The volunteers keeping an eye on vulnerable stretches of our rivers
Environment Agency workers have spent 30 minutes explaining their role in tackling pollution when Jim Gregg arrives, dressed in waders and carrying a large net.
The angler and Six Mile Water Trust member spends hours each month up to his waist in the river.
After a brief introduction, he clambers into the murky brown water to get a first hand view of the state of its eco-system.
Jim is one of several volunteers who give up their spare time to monitor the river for pollution, litter and diminishing bio-diversity issues which the Belfast Telegraph highlighted in May.
Three months on we returned, this time with the Northern Ireland Environment Agency (NIEA), to examine how it is dealing with the issues.
NIEA is a DoE department responsible for advising on and implementing the Government's environmental policy.
It works with volunteers, anglers and rivers trusts – groups set up to look after rivers – of which there are five including Blackwater, a cross-border partnership and the first international trust, with another two forming.
Jim gives a demonstration of how the public can play a key role in protecting our rivers.
As part of the Angler Monitoring Initiative (AMI), he has been monitoring invertebrates on a monthly basis at specific river sites since March last year.
He says: "We get into the water, put a net in and kick up-stream – disturbing the stones, the gravel and the mud.
"Invertebrates living there are disturbed and go into the sample net. We do a further one-minute search under big stones. We then count what is in the sample."
A score is given depending on the number and range of invertebrates found in the sample. If it falls below a set figure, Jim will contact NIEA.
Gerry Wilson, a catchment management officer, says the agency will do a more scientific analysis if concerns are raised.
"We'll do our own sampling to confirm the result," he explains.
"Then we'll do a river walk, in other words working our way up stream to find out what is causing the problem. We will look for pipes coming in or a possible discharge."
If there is a pollution incident, then NIEA's water quality inspection unit will take over the investigation and, where possible, prosecute those responsible.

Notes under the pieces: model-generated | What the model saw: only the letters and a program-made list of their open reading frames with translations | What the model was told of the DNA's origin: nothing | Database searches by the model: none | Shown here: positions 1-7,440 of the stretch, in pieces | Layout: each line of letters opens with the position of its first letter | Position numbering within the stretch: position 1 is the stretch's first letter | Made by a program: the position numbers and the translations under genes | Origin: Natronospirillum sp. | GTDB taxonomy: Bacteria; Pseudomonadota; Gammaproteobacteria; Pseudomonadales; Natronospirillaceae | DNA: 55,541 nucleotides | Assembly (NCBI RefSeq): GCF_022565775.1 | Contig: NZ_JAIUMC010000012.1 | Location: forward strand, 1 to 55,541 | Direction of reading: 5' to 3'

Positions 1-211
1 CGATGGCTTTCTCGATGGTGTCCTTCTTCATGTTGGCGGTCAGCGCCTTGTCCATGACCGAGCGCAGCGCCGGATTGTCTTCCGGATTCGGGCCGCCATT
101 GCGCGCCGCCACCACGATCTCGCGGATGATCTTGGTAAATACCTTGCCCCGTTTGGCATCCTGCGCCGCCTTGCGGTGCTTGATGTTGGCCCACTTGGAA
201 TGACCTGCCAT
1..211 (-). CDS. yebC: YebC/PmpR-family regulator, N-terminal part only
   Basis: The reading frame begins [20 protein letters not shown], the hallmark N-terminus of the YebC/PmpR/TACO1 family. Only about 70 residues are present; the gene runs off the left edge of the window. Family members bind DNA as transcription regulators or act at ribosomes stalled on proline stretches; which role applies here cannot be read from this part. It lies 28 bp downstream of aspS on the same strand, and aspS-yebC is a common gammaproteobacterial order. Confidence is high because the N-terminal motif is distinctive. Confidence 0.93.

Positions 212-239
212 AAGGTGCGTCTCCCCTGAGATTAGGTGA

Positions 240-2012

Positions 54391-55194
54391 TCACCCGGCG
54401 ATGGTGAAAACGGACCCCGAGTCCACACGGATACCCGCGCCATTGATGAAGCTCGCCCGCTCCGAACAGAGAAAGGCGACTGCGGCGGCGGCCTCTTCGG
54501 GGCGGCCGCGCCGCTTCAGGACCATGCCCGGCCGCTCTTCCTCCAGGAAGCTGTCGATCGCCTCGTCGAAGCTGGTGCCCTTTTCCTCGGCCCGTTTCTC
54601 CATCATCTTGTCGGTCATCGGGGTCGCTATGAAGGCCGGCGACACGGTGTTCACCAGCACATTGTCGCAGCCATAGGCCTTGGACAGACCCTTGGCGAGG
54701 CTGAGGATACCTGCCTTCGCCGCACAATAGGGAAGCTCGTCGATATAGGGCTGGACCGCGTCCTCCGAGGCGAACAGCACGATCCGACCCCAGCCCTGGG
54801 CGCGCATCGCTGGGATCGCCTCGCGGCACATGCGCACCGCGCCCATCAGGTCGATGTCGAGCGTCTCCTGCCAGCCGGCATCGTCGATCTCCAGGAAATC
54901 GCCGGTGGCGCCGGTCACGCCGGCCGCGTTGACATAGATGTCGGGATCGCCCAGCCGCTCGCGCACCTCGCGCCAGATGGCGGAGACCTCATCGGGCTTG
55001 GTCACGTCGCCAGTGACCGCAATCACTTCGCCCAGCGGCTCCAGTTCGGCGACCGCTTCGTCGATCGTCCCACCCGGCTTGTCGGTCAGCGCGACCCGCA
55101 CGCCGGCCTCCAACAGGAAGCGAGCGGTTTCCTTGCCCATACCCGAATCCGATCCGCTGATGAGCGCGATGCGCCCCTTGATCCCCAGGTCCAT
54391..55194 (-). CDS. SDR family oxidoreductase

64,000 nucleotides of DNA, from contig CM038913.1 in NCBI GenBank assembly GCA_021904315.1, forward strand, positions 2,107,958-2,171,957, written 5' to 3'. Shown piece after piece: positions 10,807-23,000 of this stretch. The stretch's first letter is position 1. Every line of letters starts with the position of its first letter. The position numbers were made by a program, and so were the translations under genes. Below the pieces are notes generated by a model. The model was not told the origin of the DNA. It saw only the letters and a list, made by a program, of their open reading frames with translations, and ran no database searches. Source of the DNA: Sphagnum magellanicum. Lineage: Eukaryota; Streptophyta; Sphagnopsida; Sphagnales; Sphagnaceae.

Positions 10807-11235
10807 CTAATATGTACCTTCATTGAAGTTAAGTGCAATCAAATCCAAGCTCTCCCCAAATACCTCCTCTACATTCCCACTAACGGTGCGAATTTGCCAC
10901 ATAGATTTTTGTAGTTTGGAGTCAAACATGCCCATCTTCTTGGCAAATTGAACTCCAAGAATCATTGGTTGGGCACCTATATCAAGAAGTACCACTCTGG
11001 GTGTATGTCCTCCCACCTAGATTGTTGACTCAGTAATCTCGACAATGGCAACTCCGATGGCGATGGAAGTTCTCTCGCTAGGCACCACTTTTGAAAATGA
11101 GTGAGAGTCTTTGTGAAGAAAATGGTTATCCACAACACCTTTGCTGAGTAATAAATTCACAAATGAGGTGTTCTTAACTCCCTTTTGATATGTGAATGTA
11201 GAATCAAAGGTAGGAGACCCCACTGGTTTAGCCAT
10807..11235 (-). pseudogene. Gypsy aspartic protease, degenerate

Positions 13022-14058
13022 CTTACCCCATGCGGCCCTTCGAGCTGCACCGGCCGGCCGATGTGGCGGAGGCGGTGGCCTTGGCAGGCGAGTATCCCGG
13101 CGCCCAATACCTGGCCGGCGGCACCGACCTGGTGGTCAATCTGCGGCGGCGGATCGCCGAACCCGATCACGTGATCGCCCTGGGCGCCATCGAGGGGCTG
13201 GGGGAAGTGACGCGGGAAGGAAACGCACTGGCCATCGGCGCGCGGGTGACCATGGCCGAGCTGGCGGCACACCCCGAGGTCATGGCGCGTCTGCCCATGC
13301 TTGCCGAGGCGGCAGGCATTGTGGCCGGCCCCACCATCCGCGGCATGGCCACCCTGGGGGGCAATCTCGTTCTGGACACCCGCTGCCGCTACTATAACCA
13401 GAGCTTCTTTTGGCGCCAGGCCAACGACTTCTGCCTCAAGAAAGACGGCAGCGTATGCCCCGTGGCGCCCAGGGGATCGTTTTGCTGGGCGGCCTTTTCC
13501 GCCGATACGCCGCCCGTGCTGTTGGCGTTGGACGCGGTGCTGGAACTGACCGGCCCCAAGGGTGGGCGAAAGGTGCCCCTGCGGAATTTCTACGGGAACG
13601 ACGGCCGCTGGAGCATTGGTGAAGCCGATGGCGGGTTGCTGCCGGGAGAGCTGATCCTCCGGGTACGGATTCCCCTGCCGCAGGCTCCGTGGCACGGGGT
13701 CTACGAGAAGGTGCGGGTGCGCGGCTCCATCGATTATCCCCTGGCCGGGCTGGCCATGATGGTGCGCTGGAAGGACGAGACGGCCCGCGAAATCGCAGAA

There is little to concern the team during our visit to a section of river near Ballyclare.
Norman Henderson, from NIEA's water pollution team, lifts up a rock and points out a creature known as a cased caddis.
"These are the sort of things which fish feed on, so you're into the whole food chain," he explains. "The fact that they are here is a positive sign."
According to NIEA, around 1,200 confirmed pollution incidents are reported across Northern Ireland every year.
They can range from minor problems like a septic tank or heating oil leak to more serious incidents such as industrial chemical leaks which can lead to massive devastation.
Norman says around 85% of cases fall into the low category.
If serious pollution occurs, then water quality inspectors will investigate who is at fault.
"We are the people on the ground who respond," says Conor Symington, a senior inspector.
His team also lifts monitoring samples from rivers and monitors discharges, visiting industrial estates and farms to ensure they are compliant.
A lot of work is education, and future planning.
Alison McCaw works in NIEA's river basin planning unit, responsible for developing plans to improve waterways. The first set of plans were published in 2009.
She is confident that rivers, while not showing signs of major improvement, are not in decline.
"While there isn't significant improvement in the water environment, it is stable and certainly isn't declining," she adds.
"All the historical actions and investment are starting to turn things around. It took a long time for the natural eco-systems to decline, and it's going to take time for them to recover."